Indicate twelve card for Chassis Number 0
Chassis Number 0 Card Code 12
Indicate thirteenth card for Chassis Number 0
Chassis Number 0 Card Code 13
Indicate fourteenth card for Chassis Number 0
Chassis Number 0 Card Code 14
Indicate fifteenth card for Chassis Number 0
Chassis Number 0 Card Code 15
Indicate sixteenth card for Chassis Number 0
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6.3.6
Configuring the Module
Special Functions
Block 9992 – Select Before Operate
If the module retrieves a BLOCK ID of 9992 from the PLC after it is issued the
Command Function 22 by a master, it will place the SBO input data contained
within the block into the event buffer and alter the data values for the points in the
database. Using the example data buffer of 300101 to 300164 described above
the contents of the block would look as follows:
Word Offset in
Block
Example
Address
Data
Description
0
300100
0
If it completed successfully. Counter
increments.
1
300101
Block ID
9992
2
300102
SBO Command
This filed contains the number command
selected.
3
300103
SBO Bit
This field contains the point for operation.
4
300104
SBO Operate
This field indicated either the bit is trip or
close
5
300105
SBO Duration
This field is used as a multiplier to determine
how long to activate the selected point.
In your table, word zero will contain a value of zero, word one will contain the
BLOCK ID code, and word two and so on will contain the data.
Block 9993 – Pulse Output
If the module retrieves a BLOCK ID of 9993 from the PLC after it is issued the
Command Function 25 by a master, it will place the pulse output data contained
within the block into the event buffer and alter the data values for the points in the
database. Using the example data buffer of 300100 to 300199 described above
the contents of the block would look as follows:
Word Offset in
Block
Example
Address
Data
Description
0
300100
0
If it completed successfully. A counter will
increment.
1
300101
Block ID
9993
2
300102
Pulse Raise
10ms Control
Control point Raise at 10ms
3
300103
Pulse Raise
10ms
Pulse Raise at 10ms
4
300104
Pulse Lower
10ms Control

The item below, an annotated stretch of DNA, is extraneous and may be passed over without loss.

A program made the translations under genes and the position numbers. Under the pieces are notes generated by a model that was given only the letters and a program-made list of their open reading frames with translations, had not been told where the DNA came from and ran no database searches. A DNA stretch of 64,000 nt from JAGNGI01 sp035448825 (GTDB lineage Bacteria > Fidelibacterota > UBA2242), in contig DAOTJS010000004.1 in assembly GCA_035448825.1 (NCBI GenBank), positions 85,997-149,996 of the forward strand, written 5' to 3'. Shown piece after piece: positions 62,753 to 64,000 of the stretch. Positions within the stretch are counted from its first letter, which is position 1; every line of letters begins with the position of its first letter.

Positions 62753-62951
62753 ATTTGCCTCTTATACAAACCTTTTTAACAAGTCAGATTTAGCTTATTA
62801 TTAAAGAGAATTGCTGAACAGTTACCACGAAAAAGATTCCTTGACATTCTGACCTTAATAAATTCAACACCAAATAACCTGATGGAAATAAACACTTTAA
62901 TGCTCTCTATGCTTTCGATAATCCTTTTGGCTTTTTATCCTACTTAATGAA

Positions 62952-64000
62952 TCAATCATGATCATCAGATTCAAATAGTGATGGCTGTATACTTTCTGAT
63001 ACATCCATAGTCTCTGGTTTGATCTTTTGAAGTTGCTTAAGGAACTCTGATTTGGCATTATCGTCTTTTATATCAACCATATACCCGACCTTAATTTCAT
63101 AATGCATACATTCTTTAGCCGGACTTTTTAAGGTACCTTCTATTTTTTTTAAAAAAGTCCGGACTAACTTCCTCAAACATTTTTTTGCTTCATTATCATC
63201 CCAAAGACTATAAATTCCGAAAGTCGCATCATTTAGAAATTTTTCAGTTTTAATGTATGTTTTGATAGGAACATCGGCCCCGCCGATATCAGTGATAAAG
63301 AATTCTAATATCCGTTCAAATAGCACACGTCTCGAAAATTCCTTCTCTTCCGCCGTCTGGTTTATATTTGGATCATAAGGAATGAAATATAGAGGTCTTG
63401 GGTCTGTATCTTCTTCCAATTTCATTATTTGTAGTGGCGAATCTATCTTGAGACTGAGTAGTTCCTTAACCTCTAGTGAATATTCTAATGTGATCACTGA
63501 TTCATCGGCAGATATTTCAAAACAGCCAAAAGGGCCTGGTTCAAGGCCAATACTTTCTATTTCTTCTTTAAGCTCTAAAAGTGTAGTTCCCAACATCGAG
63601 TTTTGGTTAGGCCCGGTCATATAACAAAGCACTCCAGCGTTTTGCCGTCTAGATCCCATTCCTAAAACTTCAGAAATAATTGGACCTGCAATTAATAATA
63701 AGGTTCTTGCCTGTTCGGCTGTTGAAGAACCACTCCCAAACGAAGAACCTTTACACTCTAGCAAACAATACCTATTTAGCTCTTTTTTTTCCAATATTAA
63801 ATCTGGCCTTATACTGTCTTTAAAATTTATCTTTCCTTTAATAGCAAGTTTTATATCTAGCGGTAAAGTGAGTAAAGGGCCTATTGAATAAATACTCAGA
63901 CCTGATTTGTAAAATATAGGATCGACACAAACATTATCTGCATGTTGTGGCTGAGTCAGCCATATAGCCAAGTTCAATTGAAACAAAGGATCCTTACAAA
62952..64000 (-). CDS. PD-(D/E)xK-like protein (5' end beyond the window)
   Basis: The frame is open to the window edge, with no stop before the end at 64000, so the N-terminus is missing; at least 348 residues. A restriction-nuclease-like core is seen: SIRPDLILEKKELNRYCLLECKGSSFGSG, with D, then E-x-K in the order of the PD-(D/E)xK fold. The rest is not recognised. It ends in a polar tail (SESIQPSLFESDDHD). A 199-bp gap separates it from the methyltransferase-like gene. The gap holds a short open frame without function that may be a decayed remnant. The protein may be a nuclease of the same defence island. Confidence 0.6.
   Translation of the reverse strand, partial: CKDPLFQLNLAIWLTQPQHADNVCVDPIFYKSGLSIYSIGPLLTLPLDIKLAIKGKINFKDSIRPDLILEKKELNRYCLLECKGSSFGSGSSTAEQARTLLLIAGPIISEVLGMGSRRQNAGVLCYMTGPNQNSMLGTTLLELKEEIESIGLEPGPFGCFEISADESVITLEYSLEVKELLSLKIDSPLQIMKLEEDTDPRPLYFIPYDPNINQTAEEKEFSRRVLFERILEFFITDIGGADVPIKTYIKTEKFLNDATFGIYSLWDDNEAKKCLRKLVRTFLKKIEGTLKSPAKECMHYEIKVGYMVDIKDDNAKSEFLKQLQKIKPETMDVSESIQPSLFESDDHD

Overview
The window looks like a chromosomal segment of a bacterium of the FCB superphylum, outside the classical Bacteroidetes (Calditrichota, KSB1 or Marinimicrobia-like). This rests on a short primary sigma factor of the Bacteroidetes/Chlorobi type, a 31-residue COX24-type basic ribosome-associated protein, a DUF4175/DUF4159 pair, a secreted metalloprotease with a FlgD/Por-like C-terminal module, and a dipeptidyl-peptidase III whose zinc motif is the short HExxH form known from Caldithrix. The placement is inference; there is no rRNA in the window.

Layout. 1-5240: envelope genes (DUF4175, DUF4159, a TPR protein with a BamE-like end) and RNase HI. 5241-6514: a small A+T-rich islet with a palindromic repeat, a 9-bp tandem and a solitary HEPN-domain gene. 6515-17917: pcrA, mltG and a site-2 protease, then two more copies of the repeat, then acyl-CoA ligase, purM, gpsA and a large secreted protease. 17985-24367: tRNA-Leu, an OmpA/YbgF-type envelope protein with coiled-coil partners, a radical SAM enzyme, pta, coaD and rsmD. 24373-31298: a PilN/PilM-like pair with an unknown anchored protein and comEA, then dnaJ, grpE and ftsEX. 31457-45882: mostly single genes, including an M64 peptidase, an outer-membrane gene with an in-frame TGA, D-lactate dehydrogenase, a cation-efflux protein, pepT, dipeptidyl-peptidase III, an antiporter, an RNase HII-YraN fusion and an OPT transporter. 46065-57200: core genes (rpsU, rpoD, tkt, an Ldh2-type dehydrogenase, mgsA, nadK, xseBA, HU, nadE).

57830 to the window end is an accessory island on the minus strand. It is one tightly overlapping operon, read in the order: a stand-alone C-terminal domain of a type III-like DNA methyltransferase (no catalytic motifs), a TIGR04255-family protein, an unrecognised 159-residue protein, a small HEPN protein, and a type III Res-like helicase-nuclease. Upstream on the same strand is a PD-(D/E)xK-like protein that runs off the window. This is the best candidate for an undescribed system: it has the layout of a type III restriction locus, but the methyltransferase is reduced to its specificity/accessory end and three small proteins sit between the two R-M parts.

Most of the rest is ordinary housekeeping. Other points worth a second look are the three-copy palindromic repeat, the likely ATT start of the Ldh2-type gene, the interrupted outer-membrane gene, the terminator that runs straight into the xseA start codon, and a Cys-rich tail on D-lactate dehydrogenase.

Control point Lower at 10ms
5
300105
Pulse Lower
10ms
Pulse Lower at 10ms
6
300106
Pulse Raise
100ms Control
Control point Raise at 100ms
7
300107
Pulse Raise
100ms
Pulse Raise at 100ms
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Word Offset in
Block
Example
Address
Data
Description
8
300108
Pulse Lower
100ms Control
Control point Lower at 100ms
9
300109
Pulse Lower
100ms
Pulse Lower at 100ms
10
300110
Pulse Raise 1s
Control
Control point Raise at 1s
11
300111
Pulse Raise 1s
Pulse Raise at 1s
12
300112
Pulse Lower 1s
Control
Control point Lower at 1s
13
300113
Pulse Lower 1s
Pulse Lower at 1s
14
300114
Pulse Raise 10s
Control
Control point Raise at 10s
15
300115
Pulse Raise 10s
Pulse Raise at 10s
16
300116
Pulse Lower 10s
Control
Control point Lower at 10s
17
300117
Pulse Lower 10s
Pulse Lower at 10s
18
300118
Pulse Point
This field contain number of point selected.
In your table, word zero will contain a value of zero, word one will contain the
BLOCK ID code, and word two and so on will contain the data.
Block 9994 – Pulse Train Output
If the module retrieves a BLOCK ID of 9994 from the PLC after it is issued the
Command Function 26 by a master, it will place the pulse train output data
contained within the block into the event buffer and alter the data values for the
points in the database. Using the example data buffer of 300100 to 300199
described above the contents of the block would look as follows:
Word Offset in
Block
Example
Address
Data
Description
0
300100
0
If it completed successfully. A counter will
increment.
1
300101
Block ID
9994
2
300102
Pulse Train
Operate
This field indicated that the point number
shown was in operation.
3
300103
Pulse Train Point
This field contains the value of point
controlled.
4
300104
Pulse Train
Command
This field indicated either the bit is trip or
close.
5
300105
Pulse Train On
Duration
Number of on duration in ms.
6
300106
Pulse Train Off
Duration
Number of off duration in ms
In your table, word zero will contain a value of zero, word one will contain the